In the fourth part of our series, Rod Drury looks at how to get help from angel investors.
The predominant form of investment funding in New Zealand comes from angel investors.
Angels are typically more early stage investors than venture capitalists, with the biggest difference being that angels are spending their own money.
Angels are normally successful people in their own right. They like doing business and are often looking for something interesting to be involved with.
The New Zealand angel scene seems to be splitting into two tiers - formal angel groups and individuals. Angel groups provide deal syndication, where the risk is shared between angels.
They have more formal processes and they are continuing to mature, so they have administration support and over the past year have started to fund deals.
These groups can be quite social, and the members enjoy the contact with each other. It is important to determine whether the angel group has actually done any deals.
It might be that the process of looking at companies is satisfying their need for an interest. The total numbers of deals funded by formal angel groups is still very small, perhaps in the tens. Stephen Tindall, who has funded scores of companies, is an exception.
In my experience as an angel investor and watching companies that have been angel funded, I believe angel investing is hard. The companies often take much more time than the angel initially planned for and need more cash than forecast to get to further funding or liquidity. The vast majority of angel deals do not proceed well.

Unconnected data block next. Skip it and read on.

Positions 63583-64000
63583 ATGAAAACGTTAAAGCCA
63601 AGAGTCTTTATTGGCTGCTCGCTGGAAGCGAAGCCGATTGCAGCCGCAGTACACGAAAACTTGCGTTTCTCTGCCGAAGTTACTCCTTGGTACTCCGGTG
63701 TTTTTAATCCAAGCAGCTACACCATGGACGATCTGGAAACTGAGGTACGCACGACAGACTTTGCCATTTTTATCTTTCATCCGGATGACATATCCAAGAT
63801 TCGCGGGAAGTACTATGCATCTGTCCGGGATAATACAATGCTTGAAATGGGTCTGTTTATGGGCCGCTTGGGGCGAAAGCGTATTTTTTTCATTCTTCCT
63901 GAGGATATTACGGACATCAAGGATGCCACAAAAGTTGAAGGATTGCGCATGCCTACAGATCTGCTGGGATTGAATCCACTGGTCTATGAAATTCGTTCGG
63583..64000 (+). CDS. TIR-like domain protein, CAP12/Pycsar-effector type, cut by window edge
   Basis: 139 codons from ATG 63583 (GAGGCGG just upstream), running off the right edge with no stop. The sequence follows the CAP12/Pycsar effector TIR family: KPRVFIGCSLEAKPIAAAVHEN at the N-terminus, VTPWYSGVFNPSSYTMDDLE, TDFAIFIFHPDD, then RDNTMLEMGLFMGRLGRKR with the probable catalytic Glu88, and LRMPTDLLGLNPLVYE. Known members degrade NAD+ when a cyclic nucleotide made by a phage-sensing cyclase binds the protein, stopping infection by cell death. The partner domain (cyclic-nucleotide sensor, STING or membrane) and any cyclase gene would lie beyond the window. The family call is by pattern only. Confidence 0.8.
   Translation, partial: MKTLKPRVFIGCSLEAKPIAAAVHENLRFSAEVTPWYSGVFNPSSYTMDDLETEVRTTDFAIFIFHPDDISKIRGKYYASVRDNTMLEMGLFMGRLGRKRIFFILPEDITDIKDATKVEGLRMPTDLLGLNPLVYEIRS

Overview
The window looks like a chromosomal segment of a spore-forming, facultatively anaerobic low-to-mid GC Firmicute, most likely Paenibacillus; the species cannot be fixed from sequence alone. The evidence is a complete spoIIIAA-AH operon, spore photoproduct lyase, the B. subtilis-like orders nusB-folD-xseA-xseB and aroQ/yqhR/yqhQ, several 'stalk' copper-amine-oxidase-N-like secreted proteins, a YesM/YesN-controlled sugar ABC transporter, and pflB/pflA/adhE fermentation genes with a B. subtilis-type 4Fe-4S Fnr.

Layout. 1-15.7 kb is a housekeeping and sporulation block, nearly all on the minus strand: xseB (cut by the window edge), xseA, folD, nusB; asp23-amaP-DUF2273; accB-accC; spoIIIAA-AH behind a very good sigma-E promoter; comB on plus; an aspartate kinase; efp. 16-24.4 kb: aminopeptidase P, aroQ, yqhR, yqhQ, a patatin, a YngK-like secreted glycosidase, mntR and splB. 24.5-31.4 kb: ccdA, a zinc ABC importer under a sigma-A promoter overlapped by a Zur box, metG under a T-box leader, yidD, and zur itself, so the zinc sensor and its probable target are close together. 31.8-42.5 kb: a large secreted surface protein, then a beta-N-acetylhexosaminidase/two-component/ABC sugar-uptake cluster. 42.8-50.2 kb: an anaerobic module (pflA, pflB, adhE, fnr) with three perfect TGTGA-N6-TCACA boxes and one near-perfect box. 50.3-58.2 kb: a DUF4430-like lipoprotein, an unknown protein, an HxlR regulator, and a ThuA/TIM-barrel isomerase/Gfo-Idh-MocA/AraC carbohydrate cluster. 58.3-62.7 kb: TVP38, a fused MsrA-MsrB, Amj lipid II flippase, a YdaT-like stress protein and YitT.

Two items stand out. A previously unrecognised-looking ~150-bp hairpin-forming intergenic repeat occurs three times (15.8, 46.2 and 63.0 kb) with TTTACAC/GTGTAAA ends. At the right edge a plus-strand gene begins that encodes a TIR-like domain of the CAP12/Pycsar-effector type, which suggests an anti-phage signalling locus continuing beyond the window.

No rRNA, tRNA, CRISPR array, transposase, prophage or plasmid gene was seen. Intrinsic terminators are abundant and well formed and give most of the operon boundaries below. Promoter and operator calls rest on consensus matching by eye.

Angels often only do one deal before being scared off. The ones that have done it a few times are battle-scarred and experienced.
The other side of this coin is that most angel investors are first-time business investors. Therefore, the person you approach for funding may not even know they are an angel investor yet - anyone moderately wealthy could potentially be your angel.
So where do you find these people? Well, you need to look for where the wealthy people are. They may be at boating clubs, golf clubs, or they are parents of kids in your children's sports teams. Potential angels are everywhere.
As well as cash, the best angel investors will bring with them experience relevant to your business, and access to networks. This might help narrow your focus on wealthy individuals from your industry. Angel investing is often more emotional than analytical so building a relationship where the angel wants to give you the resources and support to succeed will give you a good chance of success.
* Rod Drury is CEO and founder of leading NZX-listed accounting software provider Xero (xero.com)By Rod Drury